– Take all interests into account

In addition to knowing your personal interests and researching the market’s realities, it’s essential to think about your future. Search for the training that best suits your skills and tastes and provides a chance for you to develop your full potential in the labour market. It’s vital to feel a degree of attraction and motivation for the actual functions you’ll perform later.

– Contact professionals

Monitor specialised professionals’ track records and contact them, attend career guidance fairs and talk to former students to learn more about their experiences and the reality of accessing the labour market.

– Decide for yourself

There are factors that may push you towards one option or the other, but bear in mind that your decision is vocational and personal. However, you have to listen to the advice of those around you, as nobody can make the decision on their own. 

– Personal realisation

The decision will shape your academic and professional destiny, so this guidance isn’t a mere means of economic subsistence, it will also be an instrument for your personal fulfilment and a social bond.

The most in-demand professional profiles

The requirements of the labour market are shaping the professional future of young people, and, in the wake of the health crisis caused by the COVID-19 pandemic, they’re conditioning the demand for professionals among companies. In 2021 Medicine and Biomedicine were the degrees offering the most career opportunities in Spain, according to the 2021 Adecco Infoempleo Report titled Employment Supply and Demand in Spain. Nursing remained in second place. In third place, as the study indicates, came Business Administration and Management, followed by the dual degree in Business Administration and Management and Law, Industrial Engineering and Computer Engineering.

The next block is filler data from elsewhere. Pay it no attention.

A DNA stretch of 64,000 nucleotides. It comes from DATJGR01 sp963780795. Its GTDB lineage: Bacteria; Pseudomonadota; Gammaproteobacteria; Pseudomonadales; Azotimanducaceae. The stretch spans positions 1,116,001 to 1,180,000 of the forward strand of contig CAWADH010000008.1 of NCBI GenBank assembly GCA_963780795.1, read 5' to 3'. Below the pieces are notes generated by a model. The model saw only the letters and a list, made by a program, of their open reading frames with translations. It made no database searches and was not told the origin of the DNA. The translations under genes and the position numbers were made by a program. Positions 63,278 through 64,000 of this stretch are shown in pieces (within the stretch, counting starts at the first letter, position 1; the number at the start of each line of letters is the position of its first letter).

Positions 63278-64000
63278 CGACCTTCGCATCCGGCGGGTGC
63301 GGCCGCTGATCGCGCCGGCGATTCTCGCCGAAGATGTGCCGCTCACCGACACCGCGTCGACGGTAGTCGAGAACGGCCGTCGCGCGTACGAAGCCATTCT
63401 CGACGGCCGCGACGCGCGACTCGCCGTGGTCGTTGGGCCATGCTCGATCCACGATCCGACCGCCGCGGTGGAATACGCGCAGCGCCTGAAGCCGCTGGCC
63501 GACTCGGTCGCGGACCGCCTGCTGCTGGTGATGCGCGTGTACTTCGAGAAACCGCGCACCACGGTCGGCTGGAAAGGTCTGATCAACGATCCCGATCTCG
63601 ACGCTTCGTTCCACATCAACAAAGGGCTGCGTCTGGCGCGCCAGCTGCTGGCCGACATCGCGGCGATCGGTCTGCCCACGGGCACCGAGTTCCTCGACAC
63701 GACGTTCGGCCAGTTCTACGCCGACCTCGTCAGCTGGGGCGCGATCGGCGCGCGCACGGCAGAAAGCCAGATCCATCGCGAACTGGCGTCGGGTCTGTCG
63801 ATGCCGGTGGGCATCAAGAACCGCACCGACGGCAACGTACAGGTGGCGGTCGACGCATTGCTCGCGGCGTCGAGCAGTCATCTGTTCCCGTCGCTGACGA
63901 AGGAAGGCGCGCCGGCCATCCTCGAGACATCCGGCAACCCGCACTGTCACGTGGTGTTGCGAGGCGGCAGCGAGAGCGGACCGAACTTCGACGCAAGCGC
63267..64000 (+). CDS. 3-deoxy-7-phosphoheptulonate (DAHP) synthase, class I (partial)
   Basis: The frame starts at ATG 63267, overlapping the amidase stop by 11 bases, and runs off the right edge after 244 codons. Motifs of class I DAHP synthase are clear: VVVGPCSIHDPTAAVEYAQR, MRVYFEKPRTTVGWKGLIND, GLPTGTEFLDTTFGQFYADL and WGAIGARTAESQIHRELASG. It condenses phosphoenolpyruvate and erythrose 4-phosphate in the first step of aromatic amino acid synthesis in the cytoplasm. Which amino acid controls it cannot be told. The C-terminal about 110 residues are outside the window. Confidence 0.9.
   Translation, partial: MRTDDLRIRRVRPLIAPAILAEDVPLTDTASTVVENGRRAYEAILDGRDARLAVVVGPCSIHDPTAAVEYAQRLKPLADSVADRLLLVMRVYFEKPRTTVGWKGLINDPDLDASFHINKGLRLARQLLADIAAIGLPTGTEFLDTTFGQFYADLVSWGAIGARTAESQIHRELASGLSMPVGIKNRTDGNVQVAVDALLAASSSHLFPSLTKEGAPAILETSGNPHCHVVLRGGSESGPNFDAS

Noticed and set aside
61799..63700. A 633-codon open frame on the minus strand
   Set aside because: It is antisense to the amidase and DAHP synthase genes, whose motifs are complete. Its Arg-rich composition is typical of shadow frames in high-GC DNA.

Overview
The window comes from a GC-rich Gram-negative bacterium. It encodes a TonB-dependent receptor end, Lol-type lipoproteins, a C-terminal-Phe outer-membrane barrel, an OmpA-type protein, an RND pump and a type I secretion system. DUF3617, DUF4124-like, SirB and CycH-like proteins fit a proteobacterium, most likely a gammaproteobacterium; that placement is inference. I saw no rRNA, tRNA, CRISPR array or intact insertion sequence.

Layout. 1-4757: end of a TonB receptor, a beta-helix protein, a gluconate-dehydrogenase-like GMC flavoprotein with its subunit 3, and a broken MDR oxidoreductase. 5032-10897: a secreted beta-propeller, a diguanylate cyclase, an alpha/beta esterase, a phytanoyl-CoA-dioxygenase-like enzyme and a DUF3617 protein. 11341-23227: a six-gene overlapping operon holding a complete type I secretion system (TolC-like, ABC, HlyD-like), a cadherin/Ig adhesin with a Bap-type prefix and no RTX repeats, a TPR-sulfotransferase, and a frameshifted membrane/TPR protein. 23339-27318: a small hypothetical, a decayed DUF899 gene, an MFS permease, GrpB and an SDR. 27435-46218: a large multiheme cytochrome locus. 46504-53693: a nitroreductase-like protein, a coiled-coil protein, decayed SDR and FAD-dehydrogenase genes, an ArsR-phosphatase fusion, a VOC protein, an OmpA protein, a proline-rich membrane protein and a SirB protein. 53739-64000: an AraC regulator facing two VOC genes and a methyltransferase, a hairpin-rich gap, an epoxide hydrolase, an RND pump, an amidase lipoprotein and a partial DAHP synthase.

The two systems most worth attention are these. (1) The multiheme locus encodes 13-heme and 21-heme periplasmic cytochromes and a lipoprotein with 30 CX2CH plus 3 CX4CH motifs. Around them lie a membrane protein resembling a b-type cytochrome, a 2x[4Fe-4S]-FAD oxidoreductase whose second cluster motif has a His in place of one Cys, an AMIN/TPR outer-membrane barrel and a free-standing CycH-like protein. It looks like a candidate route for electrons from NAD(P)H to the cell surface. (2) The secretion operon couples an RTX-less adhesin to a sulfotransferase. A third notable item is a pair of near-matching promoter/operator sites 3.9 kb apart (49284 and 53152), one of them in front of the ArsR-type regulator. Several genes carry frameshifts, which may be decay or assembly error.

The VET training cycles with the highest number of offers from companies are those related to administrative management and those linked to the health sector, including Auxiliary Care and Clinical Laboratory Technicians. It should be recalled that VET employability is continuing to increase every year. 

Shortage of technological profiles

Spain has around 120,400 unfilled jobs in the area of the new technologies due to a lack of digital professionals, according to the study by DigitalES published in 2022. Moreover, STEM degrees in science, technology, engineering and mathematics are continuing to lose students at universities and registering lower female participation. The above is confirmed by the latest report of the Conference of Rectors of Spanish Universities (CRUE). Enrolments for these specialised subjects in Spain fell by 6.1% between 2013 and 2017.

Despite the above, the labour market is still in need of digital professionals specialising in data analytics, cybersecurity, programming, Blockchain, automation, Artificial Intelligence and software development. Similarly, there exists a growing demand for profiles linked to other technological environments such as the metaverse, the cloud and Fintech.